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"The walls between art and engineering exist only in our minds."

Or so claims http://www.youtube.com/watch?v=a7Ny5BYc-Fs, which is as much about Theo Jansen as cars.

His "contraptions" are fascinating, amazing, and have a considerable element of beauty . . . but even before the part of the commercial saying, "The walls between art and engineeing exist only in our minds," I was wondering to myself what he was really trying to do . . . was he more of an artist or an engineer?

Many artists, at least stereotypically, don't have the mind to do such calculations. It's not natural for me, although I did have some advanced math and engineering as an architecture student (the engineering was interesting to me, but I didn't excel at it).

Edited by Chashab
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More on Jansen, courtesy of Wired Magazine:

A self-styled god, Jansen is evolving an entirely new line of animals: immense multi-legged walking critters designed to roam the Dutch coastline, feeding on gusts of wind. Over the years, successive generations of his creatures have evolved into increasingly complex animals that walk by flapping wings in response to the wind, discerning obstacles in their path through feelers and even hammering themselves into the sand on sensing an approaching storm.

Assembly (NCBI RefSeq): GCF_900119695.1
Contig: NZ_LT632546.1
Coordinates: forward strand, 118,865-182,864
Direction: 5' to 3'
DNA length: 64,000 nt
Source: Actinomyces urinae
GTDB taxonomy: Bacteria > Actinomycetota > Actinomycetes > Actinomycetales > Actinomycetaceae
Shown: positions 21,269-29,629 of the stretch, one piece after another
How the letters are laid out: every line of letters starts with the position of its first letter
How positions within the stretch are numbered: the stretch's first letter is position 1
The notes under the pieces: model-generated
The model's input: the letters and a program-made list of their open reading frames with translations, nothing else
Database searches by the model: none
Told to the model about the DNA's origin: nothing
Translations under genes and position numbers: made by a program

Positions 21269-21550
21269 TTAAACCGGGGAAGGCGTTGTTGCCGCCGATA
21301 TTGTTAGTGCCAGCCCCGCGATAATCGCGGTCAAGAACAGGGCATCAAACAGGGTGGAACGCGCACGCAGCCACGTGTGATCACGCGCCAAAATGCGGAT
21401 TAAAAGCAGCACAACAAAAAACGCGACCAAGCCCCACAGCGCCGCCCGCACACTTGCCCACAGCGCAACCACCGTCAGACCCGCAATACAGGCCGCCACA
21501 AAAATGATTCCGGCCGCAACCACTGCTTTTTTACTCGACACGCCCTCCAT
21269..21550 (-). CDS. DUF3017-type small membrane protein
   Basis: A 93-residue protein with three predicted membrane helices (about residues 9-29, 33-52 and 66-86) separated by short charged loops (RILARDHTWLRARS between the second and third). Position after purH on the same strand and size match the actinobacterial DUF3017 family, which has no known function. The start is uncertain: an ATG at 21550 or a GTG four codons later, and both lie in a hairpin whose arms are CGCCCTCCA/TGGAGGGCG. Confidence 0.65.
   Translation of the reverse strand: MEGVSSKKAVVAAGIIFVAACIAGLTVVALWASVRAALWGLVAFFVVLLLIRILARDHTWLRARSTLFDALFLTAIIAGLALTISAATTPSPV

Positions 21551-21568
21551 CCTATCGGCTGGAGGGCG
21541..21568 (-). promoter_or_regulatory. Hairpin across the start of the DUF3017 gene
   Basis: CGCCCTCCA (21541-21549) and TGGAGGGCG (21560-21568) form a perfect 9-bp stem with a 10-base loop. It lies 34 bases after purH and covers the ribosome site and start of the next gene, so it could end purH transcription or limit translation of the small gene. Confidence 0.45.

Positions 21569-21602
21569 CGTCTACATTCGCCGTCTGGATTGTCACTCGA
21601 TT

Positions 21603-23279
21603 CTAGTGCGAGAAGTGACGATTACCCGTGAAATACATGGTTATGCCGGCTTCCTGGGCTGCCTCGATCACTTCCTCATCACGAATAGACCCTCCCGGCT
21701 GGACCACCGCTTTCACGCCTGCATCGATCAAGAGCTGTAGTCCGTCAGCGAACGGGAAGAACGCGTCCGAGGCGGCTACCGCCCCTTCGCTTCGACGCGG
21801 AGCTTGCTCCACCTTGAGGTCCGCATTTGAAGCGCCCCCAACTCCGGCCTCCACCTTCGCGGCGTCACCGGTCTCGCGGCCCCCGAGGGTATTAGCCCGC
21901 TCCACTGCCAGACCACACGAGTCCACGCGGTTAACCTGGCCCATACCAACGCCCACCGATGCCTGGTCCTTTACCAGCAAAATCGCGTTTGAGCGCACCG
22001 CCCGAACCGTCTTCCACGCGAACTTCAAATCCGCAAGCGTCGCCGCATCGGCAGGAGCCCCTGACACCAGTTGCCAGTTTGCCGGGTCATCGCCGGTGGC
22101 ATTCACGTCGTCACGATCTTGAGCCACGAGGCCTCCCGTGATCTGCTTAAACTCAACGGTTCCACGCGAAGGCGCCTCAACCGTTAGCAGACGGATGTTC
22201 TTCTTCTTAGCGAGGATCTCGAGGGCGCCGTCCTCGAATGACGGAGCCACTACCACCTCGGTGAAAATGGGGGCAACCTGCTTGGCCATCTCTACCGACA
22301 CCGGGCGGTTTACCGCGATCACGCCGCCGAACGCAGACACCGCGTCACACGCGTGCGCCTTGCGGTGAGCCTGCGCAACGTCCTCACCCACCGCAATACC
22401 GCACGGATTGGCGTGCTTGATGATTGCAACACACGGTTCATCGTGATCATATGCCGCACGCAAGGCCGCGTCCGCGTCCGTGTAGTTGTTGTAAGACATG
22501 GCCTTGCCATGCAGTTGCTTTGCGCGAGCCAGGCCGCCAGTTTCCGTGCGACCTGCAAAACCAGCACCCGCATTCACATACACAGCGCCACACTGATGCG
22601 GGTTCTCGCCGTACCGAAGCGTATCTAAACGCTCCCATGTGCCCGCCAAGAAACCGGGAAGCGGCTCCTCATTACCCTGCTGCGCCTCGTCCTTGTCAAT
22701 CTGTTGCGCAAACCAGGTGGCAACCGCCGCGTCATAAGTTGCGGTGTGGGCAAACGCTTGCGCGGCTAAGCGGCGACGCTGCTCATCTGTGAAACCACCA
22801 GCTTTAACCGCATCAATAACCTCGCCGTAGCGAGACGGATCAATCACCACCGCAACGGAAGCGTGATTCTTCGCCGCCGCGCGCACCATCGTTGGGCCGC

A scientist-turned-artist, Jansen's bizarre beach animals have their roots in a computer program that he designed 17 years ago in which virtual four-legged creatures raced against each other to identify survivors fit enough to reproduce. Determined to translate the evolutionary process off-screen, Jansen went to a local shop and found his own alternative to the biological cell -- the humble plastic tube.

"Animals are machines as well," said Jansen. "I was making animals with just the tubes because they were cheap but later on they turned out to be very helpful in making artificial life because they are very flexible and multifunctional as well. I see it now as a sort of protein -- in nature, everything is almost made of protein and you have various uses of protein; you can make nails, hair, skin and bones. There's a lot of variety in what you can do with just one material and this is what I try to do as well."

You can watch more videos of his "kinetic sculptures" here.

"I feel a nostalgia for an age yet to come..."
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